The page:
This research project is
 Adam Meyers, Michiko Kosaka, Ralph Grishman, and Shubin Zhao. Covering Treebanks with GLARF. Proc. Workshop on Sharing Tools and Resources for Research and Education, ACL / EACL 2001, Toulouse, France, July 2001.
 Ralph Grishman. Adaptive Information Extraction and Sublanguage Analysis. Working Notes, Workshop on Adaptive Text Extraction and Mining, Seventeenth Int'l Joint Conf. on Artificial Intelligence (IJCAI-2001), Seattle, Washington, August 5, 2001.
 Adam Meyers, Michiko Kosaka, Satoshi Sekine, Ralph Grishman, and Shubin Zhao. Parsing and GLARFing. Proc. RANLP - 2001, Recent Advances in Natural Language Processing, Tzigov Chark, Bulgaria, September 2001.
 Yusuke Shinyama, Satoshi Sekine, Kiyoshi Sudo, and Ralph Grishman. Automatic Paraphrase Acquisition from News Articles. Proc. HLT 2002 (Human Language Technology Conference), San Diego, California, March 2002.
 Ralph Grishman, Silja Huttunen, and Roman Yangarber. Real-Time Event Extraction for Infectious Disease Outbreaks. Proc. HLT 2002 (Human Language Technology Conference), San Diego, California, March 2002.
 Satoshi Sekine, Kiyoshi Sudo, and Chikashi Nobata. Extended Named Entity Hierarchy. Proc. LREC 2002 (Language Resources and Evaluation Conference), Las Palmas, Canary Islands, Spain, May 2002.
 Silja Huttunen, Roman Yangarber, and Ralph Grishman. Diversity of Scenarios in Information Extraction. Proc. LREC 2002 (Language Resources and Evaluation Conference), Las Palmas, Canary Islands, Spain, May 2002.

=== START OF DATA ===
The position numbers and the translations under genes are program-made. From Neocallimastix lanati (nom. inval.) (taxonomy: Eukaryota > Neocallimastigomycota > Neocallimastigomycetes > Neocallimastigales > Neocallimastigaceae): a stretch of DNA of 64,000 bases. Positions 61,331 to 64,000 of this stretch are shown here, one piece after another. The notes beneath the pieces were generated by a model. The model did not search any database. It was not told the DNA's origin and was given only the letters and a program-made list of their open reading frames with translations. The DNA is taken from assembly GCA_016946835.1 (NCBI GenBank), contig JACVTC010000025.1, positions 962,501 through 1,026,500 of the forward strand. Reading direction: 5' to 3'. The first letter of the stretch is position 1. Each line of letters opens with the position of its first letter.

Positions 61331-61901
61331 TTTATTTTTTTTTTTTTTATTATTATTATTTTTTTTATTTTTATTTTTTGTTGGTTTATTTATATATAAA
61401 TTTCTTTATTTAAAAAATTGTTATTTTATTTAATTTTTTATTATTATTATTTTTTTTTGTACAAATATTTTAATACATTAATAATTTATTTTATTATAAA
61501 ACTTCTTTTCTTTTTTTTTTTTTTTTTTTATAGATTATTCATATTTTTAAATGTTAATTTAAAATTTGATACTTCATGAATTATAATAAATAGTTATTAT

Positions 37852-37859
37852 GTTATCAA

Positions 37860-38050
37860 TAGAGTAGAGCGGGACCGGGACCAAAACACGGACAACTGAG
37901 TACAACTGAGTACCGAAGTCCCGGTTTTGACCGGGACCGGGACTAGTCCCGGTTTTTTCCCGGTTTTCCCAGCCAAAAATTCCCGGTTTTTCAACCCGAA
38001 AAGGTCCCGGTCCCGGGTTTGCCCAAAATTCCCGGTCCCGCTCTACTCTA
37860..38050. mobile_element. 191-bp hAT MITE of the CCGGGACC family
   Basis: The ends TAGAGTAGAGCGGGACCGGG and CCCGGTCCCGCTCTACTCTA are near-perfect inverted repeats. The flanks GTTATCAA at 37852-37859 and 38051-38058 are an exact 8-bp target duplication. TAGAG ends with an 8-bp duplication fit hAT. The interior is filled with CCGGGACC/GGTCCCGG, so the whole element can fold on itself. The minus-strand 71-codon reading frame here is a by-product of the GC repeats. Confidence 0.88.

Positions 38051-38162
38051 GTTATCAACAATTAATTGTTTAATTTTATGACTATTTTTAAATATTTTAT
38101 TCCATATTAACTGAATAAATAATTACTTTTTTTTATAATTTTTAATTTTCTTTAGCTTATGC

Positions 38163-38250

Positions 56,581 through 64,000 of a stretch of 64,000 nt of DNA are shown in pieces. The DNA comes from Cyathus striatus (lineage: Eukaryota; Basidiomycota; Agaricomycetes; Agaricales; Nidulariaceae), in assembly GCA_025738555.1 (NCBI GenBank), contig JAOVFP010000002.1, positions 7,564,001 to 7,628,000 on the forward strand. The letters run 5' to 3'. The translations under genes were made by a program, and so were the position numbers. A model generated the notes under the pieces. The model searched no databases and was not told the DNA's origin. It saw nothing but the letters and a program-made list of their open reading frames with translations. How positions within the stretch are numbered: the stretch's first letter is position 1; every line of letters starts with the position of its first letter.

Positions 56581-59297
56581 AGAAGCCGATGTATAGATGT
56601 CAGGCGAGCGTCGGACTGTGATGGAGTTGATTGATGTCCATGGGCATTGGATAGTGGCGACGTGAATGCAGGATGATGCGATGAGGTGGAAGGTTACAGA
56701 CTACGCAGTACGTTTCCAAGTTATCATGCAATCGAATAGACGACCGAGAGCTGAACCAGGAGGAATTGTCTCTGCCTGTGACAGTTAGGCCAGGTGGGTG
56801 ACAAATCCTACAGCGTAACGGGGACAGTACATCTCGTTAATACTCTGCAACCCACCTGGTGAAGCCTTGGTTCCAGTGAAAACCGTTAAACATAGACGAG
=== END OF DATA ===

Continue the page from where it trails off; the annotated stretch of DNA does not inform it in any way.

Adam Meyers, Ralph Grishman, and Michiko Kosaka. Formal Mechanisms for Capturing Regularizations. Proc. LREC 2002 (Language Resources and Evaluation Conference), Las Palmas, Canary Islands, Spain, May 2002.
 Roman Yangarber, Winston Lin, and Ralph Grishman. Unsupervised Learning of Generalized Names. Proc. 19th International Conference on Computational Linguistics (COLING 2002), Taipei, Taiwan, August 2002.
 Silja Huttunen, Roman Yangarber, and Ralph Grishman. Complexity of Event Structure in IE Scenarios. Proc. 19th International Conference on Computational Linguistics (COLING 2002), Taipei, Taiwan, August 2002.
 Ralph Grishman, Discovery Methods for Information Extraction. Proc. Workshop on Spontaneous Speech Processing and Recognition, Tokyo, Japan, April 2003.
 Ralph Grishman, Silja Huttunen, and Roman Yangarber. Information Extraction for Enhanced Aceess to Disease Outbreak Reports. J. Biomedical Informatics, vol. 25 (2002), p. 236.
 Roman Yangarber. Counter-training in Discovery of Semantic Patterns. Proc. 41st Annual Meeting Assn. for Computational Linguistics (ACL-2003), Sapporo, Japan, July 2003.
The extraction system uses a set of patterns to encode the different linguistic forms which can be used to express a particular semantic relation. Pattern discovery begins with the identification of some major semantic classes in the domain and some members of these classes. A sample of text in the domain is tagged with these classes. The sample is then analyzed syntactically, all possible patterns (e.g., subject-verb-object patterns) are extracted, and those patterns which appear with much higher frequency in the sample than in text outside the domain are selected. Applying this method to texts from several topic areas, we have demonstrated the general efficacy of this approach to finding relevant extraction patterns for English [10, 14] and Japanese .